2. Man overboard procedures
        3. Radio use and Mayday/Pan-Pan calls
        4. Abandon ship procedures (life raft use & ditch bag location)
        5. Fire suppression
        6. Unwelcome boarding
        7. Water intrusion – bilge pumps, through hull valves, collision mat & spare timber.
      3. Alcohol Consumption
        1. Will be limited while underway
        2. Must always be consumed responsibly even when at anchor as you never know when we may start dragging.
        3. If you become intoxicated you are a risk to yourself and fellow crew; a timeout may be enacted.  Duct tape and zip ties are not out of the question.
        4. No illegal drugs are allowed on board, if found Ryana will be seized and I don’t think you want that replacement bill.
      4. General Expectations
        1. Always be holding on to the boat while it is under way; 3 points of contact (two feet and one hand)
        2. If something looks odd, curious or out of place report it immediately.
        3. Lights in the salon should be avoided at night while underway to ensure they do not distract who is on watch.
        4. No smoking, candles or open flames
  5. This is not a house
    1. Everything onboard a boat is different than at home, if you are unsure how to utilize something, just ask.
      1. Galley (Kitchen)
        1. Refrigerator and Freezer – Release latch to open door and open slowly in case something has shifted.  Remove or replace items quickly and ensure latch is locked when finished.
        2. Oven – door is to remain latched at all times.  Fuel solenoid must be turned on to operate.  Has electric igniter. Turn of solenoid after use.
        3. Stove – Fuel solenoid must be turned on to operate, must be light manually with lighter.  Turn of solenoid after use.
        4. Sink – Water is a precious resource as it takes effort or energy to create.  Use sparingly
      2. Heads (Bathrooms)
        1. Toilets – Fill bowl with water if necessary.  Flush completely.  If we are at anchor we will be filling holding tanks; use shore facilities when possible.  Marine toilets also clog much easier, toilet paper cannot be balled up and must be used sparingly.  If toilet is clogged you get to help unclog it. . .
        2. Showers – again water is a precious resource, please take quick showers and turn off water while lathering.  The shower drain must be activated by pushing the button in shower stall.
      3. Electricity
        1. In current configuration all electricity is generated by gas and diesel generators which cost money to operate.  Lights, entertainment and electronics need to be operated sparingly as they compete w/ critical items; refrigeration, communication and other safety equipment.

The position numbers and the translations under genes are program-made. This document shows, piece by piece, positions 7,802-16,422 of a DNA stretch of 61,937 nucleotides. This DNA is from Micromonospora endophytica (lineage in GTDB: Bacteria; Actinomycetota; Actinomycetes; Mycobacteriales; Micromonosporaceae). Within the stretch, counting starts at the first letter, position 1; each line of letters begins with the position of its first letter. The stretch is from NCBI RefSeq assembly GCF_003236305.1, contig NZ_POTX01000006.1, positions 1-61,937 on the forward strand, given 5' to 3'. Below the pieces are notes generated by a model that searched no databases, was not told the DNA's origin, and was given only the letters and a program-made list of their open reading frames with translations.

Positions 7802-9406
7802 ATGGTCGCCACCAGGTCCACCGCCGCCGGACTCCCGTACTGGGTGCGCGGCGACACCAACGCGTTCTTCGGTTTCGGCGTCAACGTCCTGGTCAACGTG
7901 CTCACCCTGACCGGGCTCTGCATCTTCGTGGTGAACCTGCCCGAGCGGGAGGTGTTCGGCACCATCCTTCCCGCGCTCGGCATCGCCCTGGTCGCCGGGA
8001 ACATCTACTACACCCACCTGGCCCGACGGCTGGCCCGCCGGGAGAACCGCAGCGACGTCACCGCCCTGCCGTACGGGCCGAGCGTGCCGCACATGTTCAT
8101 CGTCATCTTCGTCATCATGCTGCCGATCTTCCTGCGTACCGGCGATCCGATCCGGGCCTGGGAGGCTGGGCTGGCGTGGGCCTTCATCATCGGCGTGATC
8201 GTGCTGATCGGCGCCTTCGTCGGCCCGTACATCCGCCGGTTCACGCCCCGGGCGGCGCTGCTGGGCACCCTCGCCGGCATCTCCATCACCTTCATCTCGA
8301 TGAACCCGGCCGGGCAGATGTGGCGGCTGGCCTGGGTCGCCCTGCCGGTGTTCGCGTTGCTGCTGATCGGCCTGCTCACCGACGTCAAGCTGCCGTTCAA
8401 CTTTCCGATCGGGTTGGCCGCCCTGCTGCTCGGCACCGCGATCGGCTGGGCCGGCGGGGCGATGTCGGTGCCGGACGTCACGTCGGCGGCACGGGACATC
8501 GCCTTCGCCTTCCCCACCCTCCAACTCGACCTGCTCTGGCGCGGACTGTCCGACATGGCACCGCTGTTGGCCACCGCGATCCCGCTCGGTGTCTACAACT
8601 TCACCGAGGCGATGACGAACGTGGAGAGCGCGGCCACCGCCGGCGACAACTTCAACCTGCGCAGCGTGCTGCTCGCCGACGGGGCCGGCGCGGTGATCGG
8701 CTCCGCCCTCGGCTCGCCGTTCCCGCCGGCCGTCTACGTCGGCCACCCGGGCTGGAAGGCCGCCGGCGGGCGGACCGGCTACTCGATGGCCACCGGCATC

2. Air conditioners require the large generator to be running.  A/C will likely only be run in the evenings to cool off the staterooms while we are recharging the battery bank.
  6. Help may be needed
    1. We won’t be trying to do heavy involved chores during your visit; unless you are with us for an extended period or we have an unexpected failure of critical equipment.  With that said, your input to the boat is important.
      1. After a sail we will need to quickly wash down the boat, using a hose does not take extensive training.
      2. Please ensure you return all items to the location you have found them, things get messy in confined spaces quickly, they also become hazards while underway.
      3. Meals are group efforts from preparation, cooking, serving and cleaning.
      4. Keep your space and public spaces neat; we’ll be glad to point out the cleaning supplies.
    2. You came to visit us on a sailboat – help us sail.  While we know not all visitors will be interested in learning all aspects of sailing; helping out and being involved is much more fun than being a passive passenger.
      1. If you have experience with sail trim navigation, radar, radio communications you may find yourself on the watch schedule.
      2. If you have little experience on a subject but would like to learn more, let us know.  No tasks onboard Ryana are overly complicated so it doesn’t take much time for us to teach and the help is much appreciated.
    3. Financial assistance is not accepted, but . . . we are living on a much lower income than we ever have and operating a boat is expensive with insurance, maintenance and fuel.  We cannot afford to go out to fancy restaurants and pay for $14 cocktails, but we won’t decline being your guests 😉